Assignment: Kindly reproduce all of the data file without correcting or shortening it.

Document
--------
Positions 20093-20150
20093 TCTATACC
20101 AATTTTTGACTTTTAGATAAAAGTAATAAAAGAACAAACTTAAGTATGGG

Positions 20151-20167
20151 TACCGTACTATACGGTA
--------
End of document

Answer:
Positions 20093-20150
20093 TCTATACC
20101 AATTTTTGACTTTTAGATAAAAGTAATAAAAGAACAAACTTAAGTATGGG

Positions 20151-20167
20151 TACCGTACTATACGGTA